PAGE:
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      1. What are the best practices China has put in place to work across the four components of early warning?

        DRR & Climate Change Resilience

        In the risk monitoring, first, play the role of relevant industry departments. The scientific and timely monitoring of various disaster risk factors is improved through some measures, including encrypting monitoring stations, improving monitoring technology and equipment application, and comprehensively adopting manual monitoring and equipment monitoring.

        Second, in view of monitoring possible risks, the Ministry of Emergency Management will take the lead to organize the disaster monitoring department, the emergency rescue department and the areas that may be affected to carry out joint meetings. The meetings aim to focus on the study of the scope, intensity and possible loss of disaster risk, and the regions that need to be taken seriously, then putting forward the corresponding suggestions and suggestions.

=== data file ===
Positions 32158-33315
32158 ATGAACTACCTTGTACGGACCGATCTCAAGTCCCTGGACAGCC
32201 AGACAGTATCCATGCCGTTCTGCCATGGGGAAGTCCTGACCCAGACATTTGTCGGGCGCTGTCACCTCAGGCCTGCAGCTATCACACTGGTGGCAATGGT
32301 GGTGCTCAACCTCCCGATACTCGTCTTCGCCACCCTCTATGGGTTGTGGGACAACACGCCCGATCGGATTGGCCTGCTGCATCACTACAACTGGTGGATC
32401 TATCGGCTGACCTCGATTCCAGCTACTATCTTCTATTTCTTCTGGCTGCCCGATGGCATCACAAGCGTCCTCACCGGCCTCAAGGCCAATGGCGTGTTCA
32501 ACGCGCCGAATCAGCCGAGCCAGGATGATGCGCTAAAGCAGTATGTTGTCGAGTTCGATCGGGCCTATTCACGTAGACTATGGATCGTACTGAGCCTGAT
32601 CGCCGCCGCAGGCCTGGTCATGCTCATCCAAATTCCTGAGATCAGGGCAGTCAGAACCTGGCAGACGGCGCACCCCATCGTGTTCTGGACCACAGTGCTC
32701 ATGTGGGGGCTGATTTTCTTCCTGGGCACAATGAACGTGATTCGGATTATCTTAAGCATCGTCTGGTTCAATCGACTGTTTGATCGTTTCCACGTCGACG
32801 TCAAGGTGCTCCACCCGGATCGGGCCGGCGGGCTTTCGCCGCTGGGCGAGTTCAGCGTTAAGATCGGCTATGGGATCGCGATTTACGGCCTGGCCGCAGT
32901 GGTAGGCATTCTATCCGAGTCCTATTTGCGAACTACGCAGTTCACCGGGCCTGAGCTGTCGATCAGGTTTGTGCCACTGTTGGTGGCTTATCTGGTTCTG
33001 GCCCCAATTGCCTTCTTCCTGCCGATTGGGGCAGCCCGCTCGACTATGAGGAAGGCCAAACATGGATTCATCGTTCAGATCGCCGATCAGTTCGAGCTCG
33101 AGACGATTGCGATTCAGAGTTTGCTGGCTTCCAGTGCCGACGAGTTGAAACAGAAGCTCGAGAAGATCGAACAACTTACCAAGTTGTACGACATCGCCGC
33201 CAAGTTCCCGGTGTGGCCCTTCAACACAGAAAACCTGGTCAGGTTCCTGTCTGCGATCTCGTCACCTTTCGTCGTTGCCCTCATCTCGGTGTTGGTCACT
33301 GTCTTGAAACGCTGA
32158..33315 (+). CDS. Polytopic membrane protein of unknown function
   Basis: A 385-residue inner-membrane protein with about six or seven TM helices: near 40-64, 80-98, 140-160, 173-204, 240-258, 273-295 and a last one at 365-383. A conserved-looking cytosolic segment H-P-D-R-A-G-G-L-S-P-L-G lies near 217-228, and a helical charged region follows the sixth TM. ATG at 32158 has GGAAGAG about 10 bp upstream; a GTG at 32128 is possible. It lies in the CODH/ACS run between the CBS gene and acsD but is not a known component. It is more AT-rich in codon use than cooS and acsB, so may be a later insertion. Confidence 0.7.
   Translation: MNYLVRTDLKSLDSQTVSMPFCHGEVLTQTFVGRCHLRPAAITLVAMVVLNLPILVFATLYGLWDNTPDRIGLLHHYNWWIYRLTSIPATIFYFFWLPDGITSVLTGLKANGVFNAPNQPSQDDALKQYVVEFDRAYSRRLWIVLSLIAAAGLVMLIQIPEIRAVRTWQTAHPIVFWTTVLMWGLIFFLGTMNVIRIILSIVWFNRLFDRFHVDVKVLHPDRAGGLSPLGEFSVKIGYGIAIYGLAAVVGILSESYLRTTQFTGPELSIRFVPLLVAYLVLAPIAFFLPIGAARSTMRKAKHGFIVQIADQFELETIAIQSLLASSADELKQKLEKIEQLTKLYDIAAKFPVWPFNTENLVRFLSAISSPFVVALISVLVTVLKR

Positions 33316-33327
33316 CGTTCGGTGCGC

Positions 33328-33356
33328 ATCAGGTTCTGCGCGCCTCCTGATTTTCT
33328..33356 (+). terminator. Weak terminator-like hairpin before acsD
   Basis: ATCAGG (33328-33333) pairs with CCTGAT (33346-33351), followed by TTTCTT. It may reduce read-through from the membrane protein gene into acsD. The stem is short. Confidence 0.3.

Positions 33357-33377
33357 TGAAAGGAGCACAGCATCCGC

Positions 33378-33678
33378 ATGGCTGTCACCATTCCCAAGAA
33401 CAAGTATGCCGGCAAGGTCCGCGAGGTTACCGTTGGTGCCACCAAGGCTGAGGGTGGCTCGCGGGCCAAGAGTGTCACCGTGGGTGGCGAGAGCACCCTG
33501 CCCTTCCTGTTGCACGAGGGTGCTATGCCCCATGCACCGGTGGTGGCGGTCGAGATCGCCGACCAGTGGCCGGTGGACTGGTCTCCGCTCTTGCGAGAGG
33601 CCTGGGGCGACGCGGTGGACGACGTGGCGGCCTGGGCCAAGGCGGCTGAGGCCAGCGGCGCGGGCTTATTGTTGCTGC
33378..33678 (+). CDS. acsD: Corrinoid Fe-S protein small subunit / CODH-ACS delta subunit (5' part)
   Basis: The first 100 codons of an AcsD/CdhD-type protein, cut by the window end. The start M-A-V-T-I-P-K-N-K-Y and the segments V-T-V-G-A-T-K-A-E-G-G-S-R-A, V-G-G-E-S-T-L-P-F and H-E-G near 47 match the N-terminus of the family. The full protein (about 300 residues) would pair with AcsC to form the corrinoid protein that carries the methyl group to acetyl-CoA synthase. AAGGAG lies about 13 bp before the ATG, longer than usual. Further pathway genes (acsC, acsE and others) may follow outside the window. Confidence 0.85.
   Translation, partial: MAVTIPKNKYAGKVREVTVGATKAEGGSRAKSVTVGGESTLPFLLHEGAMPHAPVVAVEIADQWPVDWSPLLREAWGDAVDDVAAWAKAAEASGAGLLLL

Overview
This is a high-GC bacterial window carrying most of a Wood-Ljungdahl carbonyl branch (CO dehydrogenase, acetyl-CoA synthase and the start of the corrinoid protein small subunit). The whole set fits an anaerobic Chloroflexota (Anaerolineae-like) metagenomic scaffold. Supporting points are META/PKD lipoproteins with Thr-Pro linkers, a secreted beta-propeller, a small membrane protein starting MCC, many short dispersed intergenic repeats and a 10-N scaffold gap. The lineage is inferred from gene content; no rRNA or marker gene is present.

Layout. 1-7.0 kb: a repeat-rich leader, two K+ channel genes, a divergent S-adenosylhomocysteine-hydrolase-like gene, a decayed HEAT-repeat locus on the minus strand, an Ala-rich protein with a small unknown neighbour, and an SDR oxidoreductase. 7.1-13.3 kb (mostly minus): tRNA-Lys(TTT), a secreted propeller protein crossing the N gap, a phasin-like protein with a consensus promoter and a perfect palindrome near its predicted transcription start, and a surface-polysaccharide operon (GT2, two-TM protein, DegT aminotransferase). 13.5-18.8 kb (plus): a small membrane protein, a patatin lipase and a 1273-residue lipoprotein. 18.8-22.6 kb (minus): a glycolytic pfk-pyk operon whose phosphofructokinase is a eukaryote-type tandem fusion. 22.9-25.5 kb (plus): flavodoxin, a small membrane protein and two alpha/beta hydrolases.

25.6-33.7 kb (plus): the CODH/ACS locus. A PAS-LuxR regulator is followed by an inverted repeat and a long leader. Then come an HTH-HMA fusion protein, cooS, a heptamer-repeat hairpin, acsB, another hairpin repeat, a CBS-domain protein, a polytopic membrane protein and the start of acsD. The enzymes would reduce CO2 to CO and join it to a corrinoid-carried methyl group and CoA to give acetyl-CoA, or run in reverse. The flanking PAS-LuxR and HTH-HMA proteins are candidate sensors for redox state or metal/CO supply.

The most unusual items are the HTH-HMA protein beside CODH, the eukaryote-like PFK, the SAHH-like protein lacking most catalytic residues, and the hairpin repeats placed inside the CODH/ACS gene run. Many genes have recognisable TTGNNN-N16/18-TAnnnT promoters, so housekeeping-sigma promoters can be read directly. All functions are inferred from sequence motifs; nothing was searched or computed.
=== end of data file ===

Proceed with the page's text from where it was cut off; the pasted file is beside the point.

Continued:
Third, issue the early warning information. For disaster processes that may cause disaster losses, the corresponding early warning information is generated according to the level of early warning. What’s more, the level of disaster risk level and threatened areas are clarified. The National Emergency Warning and Release Platform will uniformly issue the relevant measures. All these measures can be distributed to the relevant government departments and the public which can be obtained by the media and mobile phones.

        Fourth, in the emergency phase, the governments of the threatened areas, as the main body of the warning information, organize the masses to carry out the transfer of risk avoidance and reduce the disaster loss.

        In the monitoring and dissemination of early warning information, we should distinguish the functions between the government and the society.

        For the government, it is regulated through various emergency plans and work systems, especially for higher-level early warning information. This measure can provide for real-time sharing among disaster monitoring departments, departments responsible for relief and threatened areas, improving decision-making efficiency.

        For the society, early warning information is disseminated through the media and mobile phones, and early warning information is widely sent to the people in the threatened areas. For people in remote areas, grass-roots communities should also alert people by means of door-to-door search and drumming to ensure that people can obtain early warning information.